Epic Trips

"Epic Trip #6 – The Leather Satchel Co workshop, Huyton"

A small group of Epic Trippers (Adrian, Hakim, Matt) met in leafy Huyton where Keith Hanshaw had generously agreed to show us around. His uncle Steve founded the business as a master craftsman in 1966, and Keith has been innovating by introducing digital fabrication into the mix — we couldn’t wait to get a look at how this all worked.

The laser cutter gets used for creating custom jigs, and for various prototyping duties, like creating custom designs for buckles. The alternative to the latter is to get custom cutting dies machined: these are brutally efficient for mass production, but too expensive/slow for fast iteration.

Laser-cut jigs and a clever focus-tool for materials of different widths

Laser-cut jigs and a clever focus-tool for materials of different widths

Machined Buckle die cutters from the production line.

Machined Buckle die cutters from the production line.

Keith has also innovated by introducing a top-of-the-range UV printer. We watched as he printed a design directly onto leather for a new customizable satchel range they’ve partnered on. This allows them to do single or small-batch designs which would be otherwise impossible (getting printed leather from tanneries requires committing to at least 1,000 satchels in that design.) As well as the cost of the printer, learning to use it effectively with a pliable material like leather took them 18 months.

UV Printer.

UV Printer.

Keith admits that the Leather Satchel Co. is the smallest of the three big players in the UK (Cambridge Satchel, and Zatchel are the big fish) but is confident that they’re the “market leader” in terms of craftmanship, quality, innovation, and customization (from what we saw in the trip, this seems plausible.) Part of this is through the investment in digital fabrication, but actually much of it is from retaining the skills as master craftsmen in-house rather than out-sourcing.

Part of the production workshop

Part of the production workshop


Keith shows us the leather stitching machines

Keith shows us the leather stitching machines

The other major factor is the relationships with partners. None of us knew much if anything about tanneries, but it’s a fascinating topic. They work with a number of them, mostly in the Netherlands for various reasons: the UK ones have mostly closed (though there’s a resurgence in small-scale craft tanning), Southern European tanneries tend to produce harder leather which is good for shoes (due to the grass in the cows diet being less rich!), Indian ones have been implicated in environmental issues (with the chrome chemicals used in the colour dying getting flushed into the water system), and Eastern European tanneries use such different processes that they’re harder to work and communicate with. On that last point, Keith mentions that as a customer they’ve effectively had to teach their suppliers how to provide exactly the best sort of leather for them to work with!

Leather stacked for quality control

Leather stacked for quality control

The vast majority of leather satchels are sold to Asia — though there is even a Chinese counterfeiter of their products, the traditional British craftmanship is massively popular. Export requires a keen understanding of differences in expectation: even the high-quality stitching used for the European market had to become even more consistent to avoid whole batches getting rejected by the Japanese!

Afterwards, in the Epic Trip tradition, we went for a drink (Camp and Furnace) and mind-expanding converation about world domination, authenticity, RFID tags, Perl 6, and why QR codes are rubbish.

See more photos of the trip!

"EMF Camp Report"

Our correspondent Francis Irving sends this report whilst on the train back from the excellent EMF Camp:

It is part the UK’s national hackerspace festival with an amazing number of spaces turning up from all over the country. Stunning.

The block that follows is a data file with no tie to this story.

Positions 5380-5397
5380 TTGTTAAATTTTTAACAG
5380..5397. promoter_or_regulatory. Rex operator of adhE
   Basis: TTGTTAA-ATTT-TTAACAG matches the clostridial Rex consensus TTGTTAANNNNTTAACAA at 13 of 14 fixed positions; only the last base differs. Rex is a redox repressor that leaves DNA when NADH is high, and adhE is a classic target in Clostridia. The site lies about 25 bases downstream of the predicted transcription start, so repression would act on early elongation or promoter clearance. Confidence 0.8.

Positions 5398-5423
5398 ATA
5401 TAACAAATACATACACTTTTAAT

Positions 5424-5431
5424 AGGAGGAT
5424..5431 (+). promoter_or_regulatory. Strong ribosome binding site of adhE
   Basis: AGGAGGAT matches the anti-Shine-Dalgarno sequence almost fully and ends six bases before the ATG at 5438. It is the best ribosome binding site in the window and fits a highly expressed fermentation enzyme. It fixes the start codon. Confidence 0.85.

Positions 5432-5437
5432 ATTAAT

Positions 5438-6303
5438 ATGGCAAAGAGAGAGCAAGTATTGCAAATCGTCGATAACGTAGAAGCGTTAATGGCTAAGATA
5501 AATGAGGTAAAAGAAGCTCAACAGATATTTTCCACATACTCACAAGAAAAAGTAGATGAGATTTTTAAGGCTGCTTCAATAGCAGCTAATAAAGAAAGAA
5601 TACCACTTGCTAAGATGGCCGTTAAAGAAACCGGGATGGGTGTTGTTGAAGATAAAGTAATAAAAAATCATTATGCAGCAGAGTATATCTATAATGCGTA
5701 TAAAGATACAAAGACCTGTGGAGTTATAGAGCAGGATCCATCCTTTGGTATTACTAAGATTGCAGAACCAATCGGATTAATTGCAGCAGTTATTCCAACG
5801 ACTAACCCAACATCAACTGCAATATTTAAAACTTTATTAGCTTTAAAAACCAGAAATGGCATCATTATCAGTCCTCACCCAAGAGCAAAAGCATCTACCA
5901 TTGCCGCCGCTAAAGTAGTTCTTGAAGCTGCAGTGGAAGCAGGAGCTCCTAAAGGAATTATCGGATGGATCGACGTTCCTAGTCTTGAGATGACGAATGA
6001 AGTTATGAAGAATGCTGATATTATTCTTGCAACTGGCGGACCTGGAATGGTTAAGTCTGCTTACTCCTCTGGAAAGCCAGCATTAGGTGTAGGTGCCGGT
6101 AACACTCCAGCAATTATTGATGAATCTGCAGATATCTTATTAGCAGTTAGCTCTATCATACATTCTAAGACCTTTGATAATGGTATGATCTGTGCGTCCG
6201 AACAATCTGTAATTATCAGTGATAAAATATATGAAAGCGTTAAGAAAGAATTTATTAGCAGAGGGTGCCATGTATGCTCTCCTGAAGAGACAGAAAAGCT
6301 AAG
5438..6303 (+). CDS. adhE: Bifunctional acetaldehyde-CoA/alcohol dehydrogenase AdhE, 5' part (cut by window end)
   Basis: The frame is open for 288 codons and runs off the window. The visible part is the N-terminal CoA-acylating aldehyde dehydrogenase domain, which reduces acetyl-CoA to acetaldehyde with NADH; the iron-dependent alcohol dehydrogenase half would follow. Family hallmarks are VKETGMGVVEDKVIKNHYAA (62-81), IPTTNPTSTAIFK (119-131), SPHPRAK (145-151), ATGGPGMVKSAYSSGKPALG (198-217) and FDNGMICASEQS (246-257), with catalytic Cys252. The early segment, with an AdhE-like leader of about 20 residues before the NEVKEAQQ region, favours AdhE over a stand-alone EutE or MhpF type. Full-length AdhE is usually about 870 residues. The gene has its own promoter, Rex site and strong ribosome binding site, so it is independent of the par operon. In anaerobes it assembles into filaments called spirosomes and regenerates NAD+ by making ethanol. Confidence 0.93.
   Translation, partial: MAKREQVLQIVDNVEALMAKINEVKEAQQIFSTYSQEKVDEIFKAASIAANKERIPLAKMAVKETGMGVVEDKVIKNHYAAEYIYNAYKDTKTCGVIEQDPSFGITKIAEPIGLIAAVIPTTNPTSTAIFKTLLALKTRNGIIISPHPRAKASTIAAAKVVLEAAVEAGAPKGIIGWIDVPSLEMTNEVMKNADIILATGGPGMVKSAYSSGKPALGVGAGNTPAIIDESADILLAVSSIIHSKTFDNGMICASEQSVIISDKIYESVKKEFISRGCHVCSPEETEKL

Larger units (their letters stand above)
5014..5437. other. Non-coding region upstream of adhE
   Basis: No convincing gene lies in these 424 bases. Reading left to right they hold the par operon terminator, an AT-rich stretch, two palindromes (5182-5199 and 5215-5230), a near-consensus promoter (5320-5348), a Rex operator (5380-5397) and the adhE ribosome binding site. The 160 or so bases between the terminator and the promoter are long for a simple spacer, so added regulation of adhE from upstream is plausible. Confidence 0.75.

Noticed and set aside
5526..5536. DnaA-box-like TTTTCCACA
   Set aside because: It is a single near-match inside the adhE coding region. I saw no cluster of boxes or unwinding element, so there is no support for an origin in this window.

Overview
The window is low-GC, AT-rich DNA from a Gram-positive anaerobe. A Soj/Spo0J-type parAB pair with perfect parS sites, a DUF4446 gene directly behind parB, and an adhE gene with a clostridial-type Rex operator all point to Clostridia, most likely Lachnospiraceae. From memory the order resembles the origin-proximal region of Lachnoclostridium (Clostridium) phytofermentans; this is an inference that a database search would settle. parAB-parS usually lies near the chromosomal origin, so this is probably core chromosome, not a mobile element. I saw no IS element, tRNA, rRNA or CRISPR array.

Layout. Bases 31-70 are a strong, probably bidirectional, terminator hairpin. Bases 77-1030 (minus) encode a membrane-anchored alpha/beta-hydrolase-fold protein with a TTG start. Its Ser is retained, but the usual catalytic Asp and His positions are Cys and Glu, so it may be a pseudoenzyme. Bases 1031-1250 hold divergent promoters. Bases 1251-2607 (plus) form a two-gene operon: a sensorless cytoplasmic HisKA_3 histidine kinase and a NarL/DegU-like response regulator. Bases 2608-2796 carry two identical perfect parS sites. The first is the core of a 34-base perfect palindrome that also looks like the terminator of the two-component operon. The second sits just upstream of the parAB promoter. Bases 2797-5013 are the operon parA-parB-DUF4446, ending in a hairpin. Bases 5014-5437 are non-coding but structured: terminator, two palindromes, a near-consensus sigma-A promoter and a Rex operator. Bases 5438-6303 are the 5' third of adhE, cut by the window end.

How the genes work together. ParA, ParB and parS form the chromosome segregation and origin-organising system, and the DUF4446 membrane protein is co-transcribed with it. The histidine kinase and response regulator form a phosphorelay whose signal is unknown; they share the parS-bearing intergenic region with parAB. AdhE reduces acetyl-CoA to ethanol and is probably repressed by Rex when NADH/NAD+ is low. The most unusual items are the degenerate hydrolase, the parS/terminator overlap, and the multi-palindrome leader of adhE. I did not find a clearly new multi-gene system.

And part an out shoot of Chaos Communications Camp (CCC), so there were lots of continental Europeans on the crazy circuit of such spinoff camps.

Highlights for me were:

  • Seeing quadcopters fly high and wide
  • Sociology of computer security talk (by Jessica Barker)
  • Why is there no hacking of housing infrastructure? And a call for more (Vinay Gupta)
  • Learn to speak dog body language
  • Arm knitting workshop
  • Playing the terrifyingly realistic Nuclear Poker arms race simulation card game
  • Physical version of Space Team game

Plus generally hanging out with a wide range of geek friends from all sorts of places.

Overall there was lots of talks, workshops, and good opportunities to make makery connections. And if you have a project, get help, advice, customers and so on.

e.g. A friend of my Tom Oinn gave a short talk about a simple Arduino based wheel robot with easy mounting points (eg for robot arms) he has made, and in the audience someone from Ragworm appeared, seriously interested in selling it.

Also, was good to hear unprompted reports of DoES startup Housahedron from Berlin expats!

All told, our national maker infrastructure is getting pretty good.

Would be fun to have DoES camp next time, but only if we have fun stuff to show, and the work of organising it isn’t by our overburdened usual suspects!

  • john
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  • Comments Off on DoES Epic Trip #5 – Do Excellent Stuff in windy places? Another Epic journey
"DoES Epic Trip #5 – Do Excellent Stuff in windy places? Another Epic journey"

The fifth Epic Trip was to the Scout Moor wind farm and Paul Marrow kindly wrote up a report:

Image from Paul Anderson via Wikimedia Commons, CC-BY-SA licensed

Following in the emerging tradition of epic DoES Liverpool journeys yesterday the journey was indeed epic, from Liverpool via Maghull to Scout Moor, in what remains of Lancashire, 0.5 miles from the edge of Greater Manchester (Rochdale) and only 5 miles from West Yorkshire. Scout Moor is apparently the location of the largest (in terms of energy production) wind farm in the UK and it was indeed an impressive site. The trip from Maghull was supported by the wind turbine development company responsible, in order to assist greater understanding and support for a smaller, pending, project in a lower-lying area north of Liverpool (about which more later.) I met people from FoE Liverpool and FoE Southport but I am not sure whether anybody else who identified this from the DoES mailing list attended.

More about Scout Moor: as its name suggests this is exposed moorland which from its plant biodiversity appears to have been used for sheep grazing for a long period. (The nearest human habitation is a sheep farm.) It is open access land so walkers (and sheep) can walk around the turbines without limit (except attempting to gain access to the interior of the turbine tower where the transformer is located.) In order to be an effective wind farm it needs to be windy, and indeed it was, also rather wet. Is this a surprise in Northern British moorland?